Kicking the ball ahead in the scrum seems today to be an absurd move, but in the first 50 years of Rugby football to hook the pigskin backwards was regarded by one and all as dishonourable cheating.
The objective of a scrum was to push the opposing forwards out of the way and propel the ball towards the goal posts via a hearty kick. All would set off in pursuit, the ball being the fox, the footballers the hounds.
While we may think an innovator who brings a positive change into how the game is played would be widely applauded and revered, traditions held strong in Rugby football, particularly where a new tactic was seen as closer to chicanery and reducing the manliness and chivalry of the on-field combat.
To heel the ball backwards and out of a scrum, and thus neuter and avoid the battle between the forwards, was regarded as akin to running away from the enemy purely out of fear.
While traditions at Rugby School held strong, as Webb Ellis and other ‘runners’ had demonstrated, evolution was not entirely blunted out.
Bernhard Wise, a colonial Australian educated at Rugby School and Oxford University, would later write Rugby in the 1870s. The title suggests an enticing resource for those interested in the game’s history, however, it was primarily about the School and education, not its football.
It is, I believe, still an undecided point as to who first introduced the distinctive feature of Rugby football by running with the ball [Webb Ellis vs Jem Mackie]. There is no such uncertainty as to the name of the innovator who changed the Rugby game into its present form.
In 1874 or 1875 one Clarke, who played half-back for Hutchinson’s House [at Rugby School], came up to the edge of the scrummage and instructed the forwards to ‘furk’ [hook] the ball to him on every possible occasion, instead of keeping it in front of them.
The innovation, which proved immediately successful — for Clarke was a very fast runner and active as a cat — was received at first with sibilant [hissing] condemnation.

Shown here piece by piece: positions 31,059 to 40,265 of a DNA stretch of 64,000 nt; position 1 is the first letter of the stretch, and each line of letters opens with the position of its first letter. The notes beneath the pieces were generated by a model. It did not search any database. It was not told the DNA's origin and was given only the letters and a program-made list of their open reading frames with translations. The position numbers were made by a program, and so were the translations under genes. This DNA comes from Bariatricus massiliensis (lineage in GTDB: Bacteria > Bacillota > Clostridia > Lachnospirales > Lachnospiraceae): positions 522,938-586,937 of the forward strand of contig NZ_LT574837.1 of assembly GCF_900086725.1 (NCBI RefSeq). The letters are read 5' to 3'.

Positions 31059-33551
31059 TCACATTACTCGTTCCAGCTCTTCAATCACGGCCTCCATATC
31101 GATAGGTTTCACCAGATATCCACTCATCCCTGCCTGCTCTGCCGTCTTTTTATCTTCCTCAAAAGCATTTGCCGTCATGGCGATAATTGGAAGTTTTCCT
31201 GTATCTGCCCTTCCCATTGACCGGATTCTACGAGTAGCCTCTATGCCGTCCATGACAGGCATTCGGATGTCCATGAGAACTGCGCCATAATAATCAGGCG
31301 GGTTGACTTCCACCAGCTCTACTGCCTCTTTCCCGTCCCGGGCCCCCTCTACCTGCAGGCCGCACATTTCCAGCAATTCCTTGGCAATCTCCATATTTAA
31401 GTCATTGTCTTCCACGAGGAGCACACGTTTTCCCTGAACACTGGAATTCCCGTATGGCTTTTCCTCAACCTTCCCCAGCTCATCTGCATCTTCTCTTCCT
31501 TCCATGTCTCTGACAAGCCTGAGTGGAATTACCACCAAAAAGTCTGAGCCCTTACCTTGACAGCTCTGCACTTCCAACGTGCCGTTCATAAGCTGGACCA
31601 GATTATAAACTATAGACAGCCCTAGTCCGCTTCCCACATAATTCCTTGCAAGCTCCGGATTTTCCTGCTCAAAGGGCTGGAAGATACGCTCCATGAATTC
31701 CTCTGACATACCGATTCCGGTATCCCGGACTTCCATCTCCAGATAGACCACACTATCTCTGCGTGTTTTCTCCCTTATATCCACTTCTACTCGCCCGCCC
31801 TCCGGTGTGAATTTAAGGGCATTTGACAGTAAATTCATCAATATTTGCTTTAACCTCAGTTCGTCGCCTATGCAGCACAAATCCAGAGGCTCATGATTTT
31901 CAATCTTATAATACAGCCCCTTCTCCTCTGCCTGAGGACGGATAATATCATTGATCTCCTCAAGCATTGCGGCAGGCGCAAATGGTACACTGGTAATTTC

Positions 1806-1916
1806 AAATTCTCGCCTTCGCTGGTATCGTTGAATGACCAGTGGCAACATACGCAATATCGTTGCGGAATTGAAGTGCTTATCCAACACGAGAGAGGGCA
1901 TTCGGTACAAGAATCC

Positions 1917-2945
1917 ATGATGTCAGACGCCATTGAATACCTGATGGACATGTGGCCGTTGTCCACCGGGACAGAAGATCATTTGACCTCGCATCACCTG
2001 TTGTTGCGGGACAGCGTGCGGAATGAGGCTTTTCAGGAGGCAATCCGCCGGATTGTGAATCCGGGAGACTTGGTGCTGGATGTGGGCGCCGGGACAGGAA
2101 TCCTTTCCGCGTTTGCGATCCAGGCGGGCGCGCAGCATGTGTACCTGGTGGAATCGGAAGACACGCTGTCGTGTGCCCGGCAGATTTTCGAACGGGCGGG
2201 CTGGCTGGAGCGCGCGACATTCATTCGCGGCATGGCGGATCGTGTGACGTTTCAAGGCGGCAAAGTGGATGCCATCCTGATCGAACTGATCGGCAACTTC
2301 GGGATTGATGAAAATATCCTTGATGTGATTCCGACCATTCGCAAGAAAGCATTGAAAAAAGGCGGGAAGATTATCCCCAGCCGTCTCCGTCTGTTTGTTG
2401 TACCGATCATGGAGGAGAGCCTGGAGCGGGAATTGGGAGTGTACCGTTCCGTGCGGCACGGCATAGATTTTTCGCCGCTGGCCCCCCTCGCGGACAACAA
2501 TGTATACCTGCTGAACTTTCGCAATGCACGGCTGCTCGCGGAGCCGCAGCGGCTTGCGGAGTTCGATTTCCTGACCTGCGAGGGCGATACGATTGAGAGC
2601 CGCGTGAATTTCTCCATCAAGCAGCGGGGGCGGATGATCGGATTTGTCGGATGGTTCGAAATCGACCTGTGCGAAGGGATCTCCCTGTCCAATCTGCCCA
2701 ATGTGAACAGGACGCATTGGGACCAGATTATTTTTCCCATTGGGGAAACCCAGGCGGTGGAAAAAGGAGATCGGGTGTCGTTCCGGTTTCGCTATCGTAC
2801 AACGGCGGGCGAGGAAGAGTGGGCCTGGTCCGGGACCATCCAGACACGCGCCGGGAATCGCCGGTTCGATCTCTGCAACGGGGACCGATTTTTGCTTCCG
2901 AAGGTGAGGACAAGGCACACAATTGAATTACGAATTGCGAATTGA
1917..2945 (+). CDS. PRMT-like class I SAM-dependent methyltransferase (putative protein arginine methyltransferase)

But the merits of the new style were so obvious that next year every House adopted it; and thus the looser game of the present day, with fifteen players a-side and five or six behind the scrummage, gradually established itself.
And yet I can myself remember the days in public school football when heeling-out was regarded as oh so caddish!
Interestingly, ‘furking’ has its origins in the Eton Wall Game, where it was the name given to the act of a player intentionally allowing or heeling the ball backwards away from the contest.
At Rugby School the tradition, which was not backed up by written rule, gave way, and heeling-back and ‘hooking’ became the norm across the Rugby world.
© Sean Fagan
— George Orwell
If you can keep your face, when all about you
Are doing their level best to push it in.
If you can swear (though, swearing, all men doubt you)
It wasn’t you who slicked the keeper’s shin,
If you can furk and not get killed while furking,
Or being fisted, fist ‘em back again,
If neither fists nor fearsome feet can hurt you,
But you can hurt all men, though none too much,
If you can fill the unforgiving minute
With sixty second’s worth of slaughter done,
Yours is the game and everything that’s in it,
And you may wear your College Wall, my son.